2 months ago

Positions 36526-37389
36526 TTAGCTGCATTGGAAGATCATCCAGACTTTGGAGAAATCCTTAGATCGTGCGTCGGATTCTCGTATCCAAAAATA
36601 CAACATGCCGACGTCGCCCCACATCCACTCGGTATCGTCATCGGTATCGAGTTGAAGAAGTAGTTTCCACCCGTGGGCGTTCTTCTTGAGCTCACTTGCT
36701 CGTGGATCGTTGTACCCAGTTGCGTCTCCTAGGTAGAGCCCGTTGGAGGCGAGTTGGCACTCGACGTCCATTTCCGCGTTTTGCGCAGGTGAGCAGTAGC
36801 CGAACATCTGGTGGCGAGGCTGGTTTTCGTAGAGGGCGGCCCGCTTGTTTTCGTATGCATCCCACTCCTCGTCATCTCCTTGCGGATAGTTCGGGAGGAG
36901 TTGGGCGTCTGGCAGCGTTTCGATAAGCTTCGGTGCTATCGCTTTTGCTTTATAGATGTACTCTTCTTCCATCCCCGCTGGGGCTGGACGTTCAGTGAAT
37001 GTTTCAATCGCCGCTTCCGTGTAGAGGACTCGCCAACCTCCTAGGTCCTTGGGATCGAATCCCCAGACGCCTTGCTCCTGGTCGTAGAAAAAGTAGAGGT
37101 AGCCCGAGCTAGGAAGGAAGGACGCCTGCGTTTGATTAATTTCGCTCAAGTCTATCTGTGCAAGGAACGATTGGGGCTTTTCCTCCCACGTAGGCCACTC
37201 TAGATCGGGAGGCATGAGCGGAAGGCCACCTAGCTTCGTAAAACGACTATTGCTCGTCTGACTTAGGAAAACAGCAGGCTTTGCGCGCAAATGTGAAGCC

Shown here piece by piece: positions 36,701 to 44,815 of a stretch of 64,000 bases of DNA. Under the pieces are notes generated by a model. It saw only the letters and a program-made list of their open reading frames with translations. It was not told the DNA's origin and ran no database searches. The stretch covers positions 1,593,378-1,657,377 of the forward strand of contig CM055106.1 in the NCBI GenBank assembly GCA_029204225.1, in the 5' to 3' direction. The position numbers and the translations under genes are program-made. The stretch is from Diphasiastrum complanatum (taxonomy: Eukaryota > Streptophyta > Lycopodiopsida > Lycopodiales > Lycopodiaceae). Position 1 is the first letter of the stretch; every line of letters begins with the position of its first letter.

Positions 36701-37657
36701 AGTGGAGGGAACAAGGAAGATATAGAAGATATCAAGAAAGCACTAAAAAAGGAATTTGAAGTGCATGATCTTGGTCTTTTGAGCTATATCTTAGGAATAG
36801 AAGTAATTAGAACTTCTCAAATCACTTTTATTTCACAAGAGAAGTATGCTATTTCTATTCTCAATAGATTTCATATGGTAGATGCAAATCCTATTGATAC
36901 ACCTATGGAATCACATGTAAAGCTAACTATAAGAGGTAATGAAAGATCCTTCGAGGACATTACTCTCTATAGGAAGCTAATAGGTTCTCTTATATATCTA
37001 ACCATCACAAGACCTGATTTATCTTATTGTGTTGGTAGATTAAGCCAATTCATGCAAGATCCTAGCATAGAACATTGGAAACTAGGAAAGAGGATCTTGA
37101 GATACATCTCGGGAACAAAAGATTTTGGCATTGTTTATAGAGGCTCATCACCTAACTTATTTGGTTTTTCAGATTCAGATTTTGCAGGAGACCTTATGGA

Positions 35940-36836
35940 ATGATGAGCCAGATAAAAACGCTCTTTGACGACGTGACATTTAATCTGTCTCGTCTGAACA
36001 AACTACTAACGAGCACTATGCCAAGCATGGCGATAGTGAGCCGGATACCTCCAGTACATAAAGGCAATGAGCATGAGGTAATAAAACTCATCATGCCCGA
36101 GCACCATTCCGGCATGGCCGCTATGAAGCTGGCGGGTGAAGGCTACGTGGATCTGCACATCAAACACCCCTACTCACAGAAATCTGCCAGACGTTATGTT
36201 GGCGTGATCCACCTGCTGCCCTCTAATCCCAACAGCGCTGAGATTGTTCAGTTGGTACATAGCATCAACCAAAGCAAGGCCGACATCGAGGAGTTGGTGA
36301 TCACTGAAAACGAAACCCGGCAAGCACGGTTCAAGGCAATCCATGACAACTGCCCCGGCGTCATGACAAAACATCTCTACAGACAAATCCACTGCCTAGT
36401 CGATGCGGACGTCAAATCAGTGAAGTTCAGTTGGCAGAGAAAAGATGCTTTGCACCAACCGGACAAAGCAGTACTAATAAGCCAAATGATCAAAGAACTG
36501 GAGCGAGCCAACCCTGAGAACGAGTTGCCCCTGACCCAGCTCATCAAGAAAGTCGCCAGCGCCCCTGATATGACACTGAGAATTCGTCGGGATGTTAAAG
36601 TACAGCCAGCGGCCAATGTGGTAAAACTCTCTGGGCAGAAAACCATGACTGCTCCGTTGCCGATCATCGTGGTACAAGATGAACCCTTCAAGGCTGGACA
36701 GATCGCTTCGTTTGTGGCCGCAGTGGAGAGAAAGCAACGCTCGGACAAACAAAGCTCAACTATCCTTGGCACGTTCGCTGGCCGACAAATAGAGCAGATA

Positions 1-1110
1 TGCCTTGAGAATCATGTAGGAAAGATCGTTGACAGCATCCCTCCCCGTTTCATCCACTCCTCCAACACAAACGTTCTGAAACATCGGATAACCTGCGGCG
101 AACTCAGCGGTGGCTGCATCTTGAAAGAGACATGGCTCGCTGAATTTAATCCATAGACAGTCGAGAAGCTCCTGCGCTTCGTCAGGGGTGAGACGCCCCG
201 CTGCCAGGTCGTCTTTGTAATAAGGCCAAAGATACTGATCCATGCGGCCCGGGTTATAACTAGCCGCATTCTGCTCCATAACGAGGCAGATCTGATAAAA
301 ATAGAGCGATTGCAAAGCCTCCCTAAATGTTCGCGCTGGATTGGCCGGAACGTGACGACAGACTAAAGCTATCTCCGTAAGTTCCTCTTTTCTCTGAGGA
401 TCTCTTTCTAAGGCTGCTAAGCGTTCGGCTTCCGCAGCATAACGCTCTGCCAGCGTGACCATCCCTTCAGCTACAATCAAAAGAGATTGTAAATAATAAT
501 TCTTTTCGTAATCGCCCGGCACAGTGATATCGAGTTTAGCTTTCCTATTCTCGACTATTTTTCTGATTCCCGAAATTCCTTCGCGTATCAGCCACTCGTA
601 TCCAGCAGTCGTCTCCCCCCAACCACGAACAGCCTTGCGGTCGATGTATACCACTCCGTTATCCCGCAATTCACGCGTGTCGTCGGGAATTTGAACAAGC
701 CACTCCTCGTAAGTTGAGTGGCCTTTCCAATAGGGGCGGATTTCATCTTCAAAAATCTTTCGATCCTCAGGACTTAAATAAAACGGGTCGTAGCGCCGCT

Special Auction: Hollywood & the Universe